Daniel shared anecdotes with the audience, including a story about the time Truman’s 4-year-old son Daniel and his 2-year-old brother turned off the TV so Truman could read Thucydides’ “History of the Peloponnesian War” to them. He also talked about coming to terms with his grandfather being president of the United States.

  • Feds seek to protect geothermal features at Valles Caldera

    ALBUQUERQUE (AP) — Underground pockets of boiling water and steam in a northern New Mexico national preserve that represent the heart of an ancient collapsed volcano could get extra federal protection under a new effort by the National Park Service aimed at limiting or preventing tapping the geothermal energy from neighboring land.

    Federal officials said last week that the Valles Caldera National Preserve would become the 17th U.S. park unit with designated thermal features if approved. A monthlong public comment period will end Jan. 26.

    Yellowstone, Crater Lake and Hawaii Volcanoes already are on the list of parks with federally protected geothermal features.

    Dubbed the "Yellowstone of the Southwest," Valles Calderas is home to vast grasslands, the remnants of one of North America's few super volcanoes and one of New Mexico's most famous elk herds. The bear-claw shaped ring of mountain peaks that form the caldera also is culturally significant to neighboring Native American tribes.

    Its visible geothermal features are nowhere near as striking as Yellowstone's geysers and consist mainly of above-ground, pungent smelling sulphur springs.

  • Today in history Dec. 30
  • States face off over future of Obama global warming plan

    ALBANY, N.Y. (AP) — Two weeks after officials in two dozen states asked Republican President-elect Donald Trump to kill one of Democratic President Barack Obama’s signature plans to curb global warming, another group of state officials is urging Trump to save it.
    Democratic attorneys general in 15 states plus four cities and counties sent a letter to Trump asking him to preserve Obama’s Clean Power Plan, New York Attorney General Eric Schneiderman, the lead author, announced Thursday.
    The letter was a rebuttal to one sent this month by Republican officials from West Virginia and 21 other states and Democrats from the coal-producing states of Kentucky and Missouri urging Trump to issue a Day 1 executive order declaring the Clean Power Plan unlawful and prohibiting the U.S. Environmental Protection Agency from enforcing it.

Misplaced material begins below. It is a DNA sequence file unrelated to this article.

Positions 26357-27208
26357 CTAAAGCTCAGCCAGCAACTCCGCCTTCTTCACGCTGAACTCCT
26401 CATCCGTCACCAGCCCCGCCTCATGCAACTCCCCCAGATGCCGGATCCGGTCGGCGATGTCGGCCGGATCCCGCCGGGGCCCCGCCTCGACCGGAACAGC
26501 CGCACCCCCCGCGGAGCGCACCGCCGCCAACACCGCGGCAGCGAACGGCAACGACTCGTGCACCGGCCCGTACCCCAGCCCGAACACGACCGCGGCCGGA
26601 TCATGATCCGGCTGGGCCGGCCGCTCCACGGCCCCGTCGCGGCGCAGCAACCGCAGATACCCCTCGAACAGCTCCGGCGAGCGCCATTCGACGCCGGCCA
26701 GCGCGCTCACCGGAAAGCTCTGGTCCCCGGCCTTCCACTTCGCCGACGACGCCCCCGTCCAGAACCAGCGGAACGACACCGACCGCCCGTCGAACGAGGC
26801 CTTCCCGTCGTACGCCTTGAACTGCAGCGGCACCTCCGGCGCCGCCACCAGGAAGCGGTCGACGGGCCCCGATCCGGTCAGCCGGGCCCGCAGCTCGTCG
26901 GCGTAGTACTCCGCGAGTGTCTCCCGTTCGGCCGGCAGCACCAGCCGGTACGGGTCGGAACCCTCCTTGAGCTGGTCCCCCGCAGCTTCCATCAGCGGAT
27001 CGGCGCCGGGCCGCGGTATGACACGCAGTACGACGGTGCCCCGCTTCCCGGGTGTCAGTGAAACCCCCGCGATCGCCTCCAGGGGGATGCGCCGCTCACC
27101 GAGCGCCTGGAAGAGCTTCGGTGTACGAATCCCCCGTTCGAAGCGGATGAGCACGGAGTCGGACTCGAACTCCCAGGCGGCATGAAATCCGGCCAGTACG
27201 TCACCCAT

The Clean Power Plan aims to reduce carbon dioxide emissions at existing power plants, the nation’s largest source of the pollution, by about one-third by 2030. Opponents say the Environmental Protection Agency lacks authority to implement the rules. The plan is already the subject of a legal fight.

  • Los Alamos offers New Year’s Eve events for all

    There will be plenty to do New Year’s Eve in Los Alamos for kids and adults alike.
    Events
    In the daytime, the Pajarito Environmental Education Center will show a planetarium feature Saturday at 2 p.m. Called “Exploding Universe,” the event is open for all ages. The planetarium show documents the formation of the universe as we know it today in stunning cinegraphic and audio detail that only a planetarium show can bring. PEEC doesn’t recommend the show for kids under 4.
    Admission is $6 for adults, $4 for children. The show starts at 2 p.m. PEEC is located at 2600 Canyon Road, Los Alamos. The show is about 40 minutes long and there’s seating for 50. PEEC can be reached at 662-0460.
    In the evening, around 4:30 p.m., those interested in a light show should head to Pajarito Mountain for the annual Pajarito Ski Area’s Torchlight Parade.
    The event starts around 5:30 p.m. Residents are allowed to bring their own food and beverage of choice, sit out on the Pajarito Ski Lodge’s patio and watch the staff come down the mountain via Lumberyard Run (the main run in front of the ski lodge) on skis with torches in hand to usher in the new year.

  • New McDonald’s features more tech, less wait

    The first things you notice about the newly opened McDonald’s on Trinity Drive are the computer screens, the game tables, the big screen TVs, the music and the waiters.
    The new restaurant now displays its menu on computer screens that are kept up-to-date through “BEAM,” a gaming service the fast food chain is subscribed to.
    The Los Alamos store is one of 500 throughout the world that has the system. The Los Alamos restaurant has two special tables set aside for gameplay. The free video games are provided through the internet into a special project mounted in the restaurant’s ceiling. The projector projects the games onto the table’s service at the customer’s request.
    The BEAM service keeps track of what people are playing so they’ll only have the most popular games available.
    “Every month, they monitor the amount of play on them. They will look at the game with the least amount, take it out and replace it with a new game,” Larry Lane, Garza Family McDonald’s’ director of operations said. “They project down onto the table and they come through the internet. They are also interactive, so you can touch and play with them.”
    The restaurant’s big screen TVs will run family-friendly channels all day, including sports.